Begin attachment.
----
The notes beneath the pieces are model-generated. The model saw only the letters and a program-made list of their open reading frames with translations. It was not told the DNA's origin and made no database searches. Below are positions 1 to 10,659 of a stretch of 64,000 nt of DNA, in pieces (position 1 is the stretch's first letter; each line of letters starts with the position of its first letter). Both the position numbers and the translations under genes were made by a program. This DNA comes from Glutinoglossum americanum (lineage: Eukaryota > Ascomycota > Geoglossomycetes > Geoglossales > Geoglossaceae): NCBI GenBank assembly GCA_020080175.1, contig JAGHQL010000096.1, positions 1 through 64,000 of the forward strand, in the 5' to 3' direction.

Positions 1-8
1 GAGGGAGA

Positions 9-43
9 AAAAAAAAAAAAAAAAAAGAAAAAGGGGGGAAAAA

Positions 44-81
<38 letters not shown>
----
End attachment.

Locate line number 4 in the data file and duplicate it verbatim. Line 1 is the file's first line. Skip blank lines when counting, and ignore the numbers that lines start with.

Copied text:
Positions 9-43